Romantic Music: The Ideals of Instrumental Music
When studying the Romantic period of music, we encounter an apparent opposition that plagues attempts to understand the meaning of Romanticism as applied to 19th-century music. This opposition concerns the relationship between music and words. Although instrumental music is considered the perfect Romantic art, it is acknowledged that the great masters of the symphony, which is the highest form of instrumental music, were not Romantic composers but were the Classical composers Haydn, Mozart, and Beethoven. Additionally, one of the most characteristic genres of the 19th century was the Lied, a vocal piece in which Schubert, Schumann, Brahms, and Wolf achieved a new union between music and poetry. Furthermore, many leading composers in the 19th century were highly interested and articulate in literary expression, and leading Romantic novelists and poets wrote about music with deep love.
The conflict between the ideal of pure instrumental music (absolute music) as the ultimate Romantic mode of expression and the strong literary orientation of the 19th century was resolved in the conception of program music. Program music, as Liszt and others in the 19th century used the term, is music associated with poetic, descriptive, and even narrative subject matter.
This is done not by means of musical figures imitating natural sounds and movements, but by imaginative suggestion. Program music aims to absorb and transmit the imagined subject matter in such a way that the resulting work, although programmed”, does not sound forced and transcends the subject matter it seeks to represent. Instrumental music thus became a vehicle for the utterance of thoughts which, although first hinted in words, may ultimately be beyond. Practically every composer of the era was, to some degree, writing program music, whether or not this was publicly acknowledged. One reason it was so easy for listeners to connect a scene, story, or poem with a piece of Romantic music is that often the composer himself, perhaps unconsciously, was working from some such ideas.
Writers on music projected their own conceptions of the expressive functions of music into the past and read Romantic programs into the instrumental works of Beethoven, Mozart, Mendelssohn, and Schumann. However, the diffused scenic effects in the music of these composers seem pale when compared to the feverish and detailed drama that constitutes the story of Berlioz’s Symphonie fantastique (1830). Berlioz’s imagination always seemed to run in parallel literary and musical channels. He once subtitled his work “Episode in the life of an artist” and provided a program for it, which was, in effect, a piece of Romantic autobiography. In later years, he conceded that if necessary, when the symphony was performed by itself in concert, the program would not need to be given out, for the music would “of itself, and irrespective of any dramatic aim, offer an interest in the musical sense alone.” The principal formal departure in the symphony is the recurrence of the opening theme of the first Allegro, the idee fixe. According to the program, this is the obsessive image of the hero’s beloved that recurs in the other movements. To mention another example: in the coda of the Adagio, there is a passage for solo English horn and four tympani intended to suggest “distant thunder.”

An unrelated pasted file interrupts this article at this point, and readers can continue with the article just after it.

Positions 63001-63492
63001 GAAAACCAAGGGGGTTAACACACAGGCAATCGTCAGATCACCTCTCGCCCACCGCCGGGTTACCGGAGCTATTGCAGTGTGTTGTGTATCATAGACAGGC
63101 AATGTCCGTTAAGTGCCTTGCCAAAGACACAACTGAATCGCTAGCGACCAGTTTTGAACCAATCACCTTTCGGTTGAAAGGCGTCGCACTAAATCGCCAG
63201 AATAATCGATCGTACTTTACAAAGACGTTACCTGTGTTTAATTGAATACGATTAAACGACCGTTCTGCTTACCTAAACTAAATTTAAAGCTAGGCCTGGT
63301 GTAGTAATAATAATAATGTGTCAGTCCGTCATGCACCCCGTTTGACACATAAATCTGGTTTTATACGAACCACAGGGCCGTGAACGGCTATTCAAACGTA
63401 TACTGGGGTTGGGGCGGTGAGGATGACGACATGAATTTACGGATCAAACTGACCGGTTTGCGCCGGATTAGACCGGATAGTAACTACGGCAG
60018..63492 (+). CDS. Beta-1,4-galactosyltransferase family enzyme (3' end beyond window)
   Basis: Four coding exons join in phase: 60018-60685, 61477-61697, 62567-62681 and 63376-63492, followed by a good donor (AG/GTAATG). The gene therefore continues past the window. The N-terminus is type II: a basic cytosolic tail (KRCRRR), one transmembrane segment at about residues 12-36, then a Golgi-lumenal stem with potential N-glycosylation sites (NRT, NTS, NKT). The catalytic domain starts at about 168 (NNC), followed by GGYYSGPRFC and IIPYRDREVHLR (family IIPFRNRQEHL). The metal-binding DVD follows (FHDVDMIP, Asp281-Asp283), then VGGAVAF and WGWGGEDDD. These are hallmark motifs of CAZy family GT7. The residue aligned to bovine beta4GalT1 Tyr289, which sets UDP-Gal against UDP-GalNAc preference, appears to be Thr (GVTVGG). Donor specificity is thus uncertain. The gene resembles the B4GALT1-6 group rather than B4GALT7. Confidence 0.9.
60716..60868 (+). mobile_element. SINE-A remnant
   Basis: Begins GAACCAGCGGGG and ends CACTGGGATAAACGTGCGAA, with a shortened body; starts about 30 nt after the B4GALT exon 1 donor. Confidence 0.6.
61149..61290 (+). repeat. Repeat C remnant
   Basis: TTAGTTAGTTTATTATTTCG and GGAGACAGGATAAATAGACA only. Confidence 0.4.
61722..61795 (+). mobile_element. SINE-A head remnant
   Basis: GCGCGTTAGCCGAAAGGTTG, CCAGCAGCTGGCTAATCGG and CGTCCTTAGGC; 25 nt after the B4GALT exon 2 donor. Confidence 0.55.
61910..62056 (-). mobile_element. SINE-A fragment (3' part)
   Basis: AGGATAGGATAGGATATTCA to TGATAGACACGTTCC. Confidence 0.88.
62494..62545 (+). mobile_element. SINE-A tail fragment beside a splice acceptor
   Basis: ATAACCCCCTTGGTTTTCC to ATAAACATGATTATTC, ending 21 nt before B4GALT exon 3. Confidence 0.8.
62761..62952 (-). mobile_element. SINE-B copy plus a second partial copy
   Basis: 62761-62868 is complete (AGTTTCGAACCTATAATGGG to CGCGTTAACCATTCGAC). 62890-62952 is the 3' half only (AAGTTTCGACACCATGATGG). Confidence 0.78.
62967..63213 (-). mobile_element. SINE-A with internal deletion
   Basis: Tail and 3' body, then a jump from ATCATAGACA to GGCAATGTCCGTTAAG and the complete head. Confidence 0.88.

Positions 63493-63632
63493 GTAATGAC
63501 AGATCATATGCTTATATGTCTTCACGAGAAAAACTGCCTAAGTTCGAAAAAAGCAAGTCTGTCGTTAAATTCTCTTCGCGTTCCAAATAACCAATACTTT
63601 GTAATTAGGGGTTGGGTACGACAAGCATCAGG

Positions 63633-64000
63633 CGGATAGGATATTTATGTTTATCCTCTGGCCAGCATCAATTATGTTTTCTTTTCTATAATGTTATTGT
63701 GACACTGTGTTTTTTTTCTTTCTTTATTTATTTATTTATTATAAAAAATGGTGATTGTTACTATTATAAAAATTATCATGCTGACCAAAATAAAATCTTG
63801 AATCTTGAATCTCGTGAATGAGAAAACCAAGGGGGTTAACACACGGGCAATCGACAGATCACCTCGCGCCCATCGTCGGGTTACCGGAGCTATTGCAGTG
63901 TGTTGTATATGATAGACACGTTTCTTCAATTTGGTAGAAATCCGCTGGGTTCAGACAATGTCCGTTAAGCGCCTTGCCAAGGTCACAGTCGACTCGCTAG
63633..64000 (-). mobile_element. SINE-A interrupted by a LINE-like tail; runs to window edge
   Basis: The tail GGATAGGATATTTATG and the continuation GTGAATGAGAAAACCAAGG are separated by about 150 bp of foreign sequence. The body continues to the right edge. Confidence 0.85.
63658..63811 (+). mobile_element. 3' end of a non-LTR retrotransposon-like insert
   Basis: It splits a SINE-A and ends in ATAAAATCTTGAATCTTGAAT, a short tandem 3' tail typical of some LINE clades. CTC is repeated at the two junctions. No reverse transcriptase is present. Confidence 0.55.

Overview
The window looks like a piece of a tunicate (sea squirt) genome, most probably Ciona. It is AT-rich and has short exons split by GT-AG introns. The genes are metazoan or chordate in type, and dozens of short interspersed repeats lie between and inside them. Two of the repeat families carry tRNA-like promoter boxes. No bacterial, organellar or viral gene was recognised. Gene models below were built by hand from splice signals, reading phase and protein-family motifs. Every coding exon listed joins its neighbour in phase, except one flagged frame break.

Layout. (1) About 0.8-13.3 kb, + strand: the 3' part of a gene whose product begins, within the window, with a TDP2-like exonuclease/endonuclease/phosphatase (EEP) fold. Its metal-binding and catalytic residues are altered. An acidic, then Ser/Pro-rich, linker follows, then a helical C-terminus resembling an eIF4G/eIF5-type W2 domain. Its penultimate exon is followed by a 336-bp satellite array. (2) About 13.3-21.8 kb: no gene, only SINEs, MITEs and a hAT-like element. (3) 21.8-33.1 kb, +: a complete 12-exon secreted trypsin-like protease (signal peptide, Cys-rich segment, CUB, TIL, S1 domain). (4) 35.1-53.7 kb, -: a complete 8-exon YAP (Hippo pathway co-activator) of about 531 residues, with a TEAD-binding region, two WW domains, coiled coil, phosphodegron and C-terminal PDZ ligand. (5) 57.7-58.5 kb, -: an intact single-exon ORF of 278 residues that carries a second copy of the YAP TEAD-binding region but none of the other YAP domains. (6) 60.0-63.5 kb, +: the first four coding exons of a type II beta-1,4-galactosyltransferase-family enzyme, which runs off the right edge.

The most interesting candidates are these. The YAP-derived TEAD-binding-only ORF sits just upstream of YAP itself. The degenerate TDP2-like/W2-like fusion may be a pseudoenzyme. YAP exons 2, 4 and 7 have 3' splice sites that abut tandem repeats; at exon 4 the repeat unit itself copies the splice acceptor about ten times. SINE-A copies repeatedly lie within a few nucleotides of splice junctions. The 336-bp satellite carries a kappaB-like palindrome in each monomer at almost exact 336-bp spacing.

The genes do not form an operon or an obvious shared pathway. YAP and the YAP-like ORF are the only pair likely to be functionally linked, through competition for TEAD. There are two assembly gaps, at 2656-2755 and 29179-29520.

The foremost composer of program music after Berlioz was Franz Liszt. He wrote twelve symphonic poems between 1848 and 1858. The name symphonic poem” is significant. These pieces are symphonic, but Liszt did not call them symphonies, presumably because of their short length and the fact that they are not divided into movements. Instead, each is a continuous form with various sections, more or less varied in tempo and character, and a few themes that are varied, developed, or repeated within the design of the work. Les Preludes, the only one that is still played much today, is well designed, melodious, and efficiently scored.
However, its idiom causes it to be rhetorical in a sense. It forces today’s listeners to hear lavishly excessive emotion on ideas that do not seem sufficiently important for such a display. Liszt’s two symphonies were as programmatic as his symphonic poems. His masterpiece, the Faust Symphony, was dedicated to Berlioz. It consists of three movements entitled Faust, Gretchen, and Mephistopheles, with a finale (added later) which is a setting for tenor soloist and male chorus. The first three movements correspond to the classic plan of an introduction in Allegro, Andante, and Scherzo.
Liszt attempted to sum up the ideas of Romanticism: Music embodies feeling without forcing it – as it is forced in its other manifestations, in most arts and especially in the art of words – to contend and combine with thought. It is the embodied and intelligent essence of feeling; capable of being apprehended by our senses, it permeates them like a dart, like a ray, like a dew, like a spirit, and fills our soul.” Bibliography: